Sieve of Eratosthenes

The Sieve of Eratosthenes is an method for efficiently finding all prime numbers up to a number, 120 in this case, by eliminating (colouring in) all multiples of successive primes. It uses the common optimisation of starting at p2 for each prime p, as all non-primes (composites) up to p2 were found in previous passes. Because of this it needs only consider primes up to 7, because the square of the next prime 11 is 121, larger than any number here.

A Tweet from @davidwees this morning brought this image to my attention.  I found its source on this Wikipedia page. The Sieve of Eratosthenes is a simple algorithm that finds the prime numbers up to a given integer. (If you need to brush up on prime numbers, see this definition of prime number.)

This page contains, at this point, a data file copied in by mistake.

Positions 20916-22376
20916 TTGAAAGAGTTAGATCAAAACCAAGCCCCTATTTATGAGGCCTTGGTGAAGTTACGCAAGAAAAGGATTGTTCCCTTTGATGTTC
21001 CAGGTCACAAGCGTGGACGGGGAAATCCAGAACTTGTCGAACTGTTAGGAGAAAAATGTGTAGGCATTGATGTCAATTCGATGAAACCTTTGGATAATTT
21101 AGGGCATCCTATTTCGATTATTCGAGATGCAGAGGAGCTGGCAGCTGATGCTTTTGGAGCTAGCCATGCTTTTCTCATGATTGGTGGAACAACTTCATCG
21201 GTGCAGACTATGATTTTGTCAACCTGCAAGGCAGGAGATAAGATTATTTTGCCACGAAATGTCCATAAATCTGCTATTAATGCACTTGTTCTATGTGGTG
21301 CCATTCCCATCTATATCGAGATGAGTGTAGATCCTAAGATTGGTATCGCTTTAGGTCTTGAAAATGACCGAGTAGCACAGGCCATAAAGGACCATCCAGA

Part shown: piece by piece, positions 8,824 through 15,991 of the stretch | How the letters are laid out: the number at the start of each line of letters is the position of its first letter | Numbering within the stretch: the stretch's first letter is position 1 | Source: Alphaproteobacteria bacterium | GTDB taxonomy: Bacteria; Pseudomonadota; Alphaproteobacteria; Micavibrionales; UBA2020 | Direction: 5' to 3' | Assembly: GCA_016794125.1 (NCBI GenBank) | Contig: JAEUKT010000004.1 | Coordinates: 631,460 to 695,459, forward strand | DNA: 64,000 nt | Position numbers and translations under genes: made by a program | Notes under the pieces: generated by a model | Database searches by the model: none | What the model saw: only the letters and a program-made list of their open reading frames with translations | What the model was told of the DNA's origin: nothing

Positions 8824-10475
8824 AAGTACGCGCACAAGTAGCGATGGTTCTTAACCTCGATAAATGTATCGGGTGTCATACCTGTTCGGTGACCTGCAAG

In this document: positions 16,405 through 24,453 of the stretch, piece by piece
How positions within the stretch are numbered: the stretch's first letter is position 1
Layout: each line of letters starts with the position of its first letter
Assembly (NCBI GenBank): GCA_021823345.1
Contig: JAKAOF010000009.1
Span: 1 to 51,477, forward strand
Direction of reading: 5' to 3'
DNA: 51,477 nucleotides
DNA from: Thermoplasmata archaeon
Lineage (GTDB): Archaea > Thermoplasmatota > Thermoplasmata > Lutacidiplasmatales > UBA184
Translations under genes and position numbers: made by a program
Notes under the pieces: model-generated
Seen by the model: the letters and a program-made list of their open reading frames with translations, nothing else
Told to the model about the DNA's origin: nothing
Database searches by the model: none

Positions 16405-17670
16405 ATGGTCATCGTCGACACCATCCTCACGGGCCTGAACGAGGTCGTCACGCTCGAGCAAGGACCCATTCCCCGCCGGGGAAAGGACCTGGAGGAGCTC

"Eratosthenes (276-194 B.C.) was the third librarian of the famous library in Alexandria and an outstanding scholar all around. He is remembered by his measurement of the circumference of the Earth, estimates of the distances to the sun and the moon, and, in mathematics, for the invention of an algorithm for collecting prime numbers. The algorithm is known as the Sieve of Eratosthenes." (Source)